The Z film is more than gruesome history; it is also the best evidence of the assassination, the baseline of time and motion. By analyzing blowups and calculating elapsed time according to the running speed of Zapruder's camera, investigative bodies from the Warren Commission to the House Select Committee on Assassinations (in 1978) have drawn their conclusions about the timing, number, and direction of the shots, as have scores of private researchers. It is the timing between shots that provides crucial data for the key question: was it a conspiracy? If the elapsed time between bullets hitting the President is too short for a lone assassin to have aimed and fired, then there is proof of conspiracy.
Over the years there have been allegations that elements of the American intelligence community, especially the CIA, were involved in covering up a conspiracy in the JFK assassination, or were active participants in a conspiracy. Some assassination researchers have also suggested that the Zapruder film may have been subjected to sophisticated altering designed to hide a conspiracy. They point to apparent anomalies in the motion of the President's body and to an apparent shadow appearing toward the front of Kennedy's head.1 The speculation is that the original film may have shown that Kennedy was shot from the front, from the grassy knoll, rather than from the rear (from the Book Depository from which Oswald was supposed to have fired); but that the film was altered before it reached the hands of official investigators.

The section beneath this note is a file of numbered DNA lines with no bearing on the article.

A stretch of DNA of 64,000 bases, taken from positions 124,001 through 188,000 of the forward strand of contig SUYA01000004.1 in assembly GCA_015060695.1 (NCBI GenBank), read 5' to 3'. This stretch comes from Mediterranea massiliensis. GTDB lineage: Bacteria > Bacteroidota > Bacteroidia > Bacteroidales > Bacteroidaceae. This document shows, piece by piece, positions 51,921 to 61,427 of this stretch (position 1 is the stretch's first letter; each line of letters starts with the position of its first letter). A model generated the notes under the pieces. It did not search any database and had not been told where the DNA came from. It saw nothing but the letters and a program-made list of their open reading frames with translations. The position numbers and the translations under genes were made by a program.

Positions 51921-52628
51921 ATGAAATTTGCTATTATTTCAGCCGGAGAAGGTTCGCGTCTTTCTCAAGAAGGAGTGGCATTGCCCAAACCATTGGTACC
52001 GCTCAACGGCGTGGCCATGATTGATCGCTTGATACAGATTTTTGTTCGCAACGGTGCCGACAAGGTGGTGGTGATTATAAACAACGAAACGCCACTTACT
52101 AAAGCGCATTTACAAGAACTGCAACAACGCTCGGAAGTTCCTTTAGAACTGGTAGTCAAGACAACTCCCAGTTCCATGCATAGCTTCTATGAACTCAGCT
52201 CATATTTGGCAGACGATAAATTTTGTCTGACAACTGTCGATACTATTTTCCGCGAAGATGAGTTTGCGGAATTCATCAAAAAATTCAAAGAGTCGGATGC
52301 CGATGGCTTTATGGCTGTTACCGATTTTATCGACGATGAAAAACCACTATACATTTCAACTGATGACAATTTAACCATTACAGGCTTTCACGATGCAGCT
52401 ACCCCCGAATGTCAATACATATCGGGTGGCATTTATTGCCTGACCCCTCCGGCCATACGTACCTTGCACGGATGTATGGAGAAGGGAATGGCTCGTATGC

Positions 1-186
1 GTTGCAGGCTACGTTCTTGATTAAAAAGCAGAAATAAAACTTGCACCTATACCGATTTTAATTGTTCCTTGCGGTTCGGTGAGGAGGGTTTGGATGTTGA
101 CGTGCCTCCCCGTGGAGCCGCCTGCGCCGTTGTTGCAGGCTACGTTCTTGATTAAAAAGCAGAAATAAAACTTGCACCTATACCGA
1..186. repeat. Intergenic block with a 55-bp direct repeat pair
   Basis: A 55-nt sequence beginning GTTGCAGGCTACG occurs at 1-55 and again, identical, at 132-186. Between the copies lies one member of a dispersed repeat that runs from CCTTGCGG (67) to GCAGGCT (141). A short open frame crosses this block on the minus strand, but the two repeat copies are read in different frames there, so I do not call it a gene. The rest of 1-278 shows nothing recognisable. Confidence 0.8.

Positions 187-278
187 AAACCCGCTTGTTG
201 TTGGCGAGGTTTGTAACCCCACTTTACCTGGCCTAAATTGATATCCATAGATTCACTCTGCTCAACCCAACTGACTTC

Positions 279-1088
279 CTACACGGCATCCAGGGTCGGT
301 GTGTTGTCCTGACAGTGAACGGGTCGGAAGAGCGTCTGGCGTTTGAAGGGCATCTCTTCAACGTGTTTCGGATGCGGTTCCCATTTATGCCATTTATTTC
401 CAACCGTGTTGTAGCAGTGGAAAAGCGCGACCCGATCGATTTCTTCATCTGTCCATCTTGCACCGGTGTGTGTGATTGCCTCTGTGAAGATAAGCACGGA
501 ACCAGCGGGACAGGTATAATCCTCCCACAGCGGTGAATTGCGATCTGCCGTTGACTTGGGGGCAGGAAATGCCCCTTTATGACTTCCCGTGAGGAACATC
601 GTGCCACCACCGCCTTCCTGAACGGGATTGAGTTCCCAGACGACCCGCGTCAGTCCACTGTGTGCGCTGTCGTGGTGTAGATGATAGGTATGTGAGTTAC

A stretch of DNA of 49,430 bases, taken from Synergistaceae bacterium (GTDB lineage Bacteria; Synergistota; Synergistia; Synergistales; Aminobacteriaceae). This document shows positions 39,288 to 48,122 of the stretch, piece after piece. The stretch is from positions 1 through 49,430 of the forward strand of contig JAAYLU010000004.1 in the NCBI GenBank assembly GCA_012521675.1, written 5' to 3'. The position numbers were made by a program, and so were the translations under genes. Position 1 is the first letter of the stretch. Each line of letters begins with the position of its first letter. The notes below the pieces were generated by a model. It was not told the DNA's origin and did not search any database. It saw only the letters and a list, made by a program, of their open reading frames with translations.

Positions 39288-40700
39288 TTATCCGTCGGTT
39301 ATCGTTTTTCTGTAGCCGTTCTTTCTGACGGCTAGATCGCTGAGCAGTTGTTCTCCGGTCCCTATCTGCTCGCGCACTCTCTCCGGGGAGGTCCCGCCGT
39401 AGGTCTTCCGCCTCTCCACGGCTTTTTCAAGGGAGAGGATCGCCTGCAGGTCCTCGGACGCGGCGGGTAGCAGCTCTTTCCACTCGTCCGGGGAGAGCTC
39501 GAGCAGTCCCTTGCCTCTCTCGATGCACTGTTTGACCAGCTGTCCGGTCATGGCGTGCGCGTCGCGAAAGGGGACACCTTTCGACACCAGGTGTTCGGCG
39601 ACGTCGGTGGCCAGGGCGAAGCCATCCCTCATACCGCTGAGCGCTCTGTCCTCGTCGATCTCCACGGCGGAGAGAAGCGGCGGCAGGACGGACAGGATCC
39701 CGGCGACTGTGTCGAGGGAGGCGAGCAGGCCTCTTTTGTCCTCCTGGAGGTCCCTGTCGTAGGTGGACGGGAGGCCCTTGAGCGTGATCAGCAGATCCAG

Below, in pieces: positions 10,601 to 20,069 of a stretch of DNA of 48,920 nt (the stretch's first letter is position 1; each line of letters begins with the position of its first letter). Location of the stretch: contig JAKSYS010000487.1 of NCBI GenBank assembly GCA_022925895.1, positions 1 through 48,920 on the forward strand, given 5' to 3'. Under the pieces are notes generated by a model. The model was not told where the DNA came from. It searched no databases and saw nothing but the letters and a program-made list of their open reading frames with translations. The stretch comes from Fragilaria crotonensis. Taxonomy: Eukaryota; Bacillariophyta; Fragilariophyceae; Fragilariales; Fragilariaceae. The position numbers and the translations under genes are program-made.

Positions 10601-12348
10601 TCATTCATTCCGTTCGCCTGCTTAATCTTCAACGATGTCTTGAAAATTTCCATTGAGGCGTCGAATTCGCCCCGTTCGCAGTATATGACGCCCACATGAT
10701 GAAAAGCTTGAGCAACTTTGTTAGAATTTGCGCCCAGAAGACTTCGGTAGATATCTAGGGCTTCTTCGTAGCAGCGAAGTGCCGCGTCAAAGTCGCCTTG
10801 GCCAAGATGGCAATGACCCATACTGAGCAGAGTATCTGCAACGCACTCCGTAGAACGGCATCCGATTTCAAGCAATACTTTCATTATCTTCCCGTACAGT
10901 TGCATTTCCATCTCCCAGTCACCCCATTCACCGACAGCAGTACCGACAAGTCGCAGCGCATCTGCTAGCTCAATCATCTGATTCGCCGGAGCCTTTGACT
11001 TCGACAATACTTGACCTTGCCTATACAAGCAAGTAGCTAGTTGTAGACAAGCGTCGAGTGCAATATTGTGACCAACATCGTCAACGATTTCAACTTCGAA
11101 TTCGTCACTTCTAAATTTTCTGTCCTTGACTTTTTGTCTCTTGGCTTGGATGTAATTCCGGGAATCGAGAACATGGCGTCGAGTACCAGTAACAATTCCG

In any criminal case, the integrity of evidence depends upon its chain of possession: who had it when, how and for what purposes before it came into the possession of official investigators to be analyzed by them. In the JFK case the Warren Commission was the official investigating body and the FBI its official investigative arm which conducted tests and analyses of the evidence, including the Z film.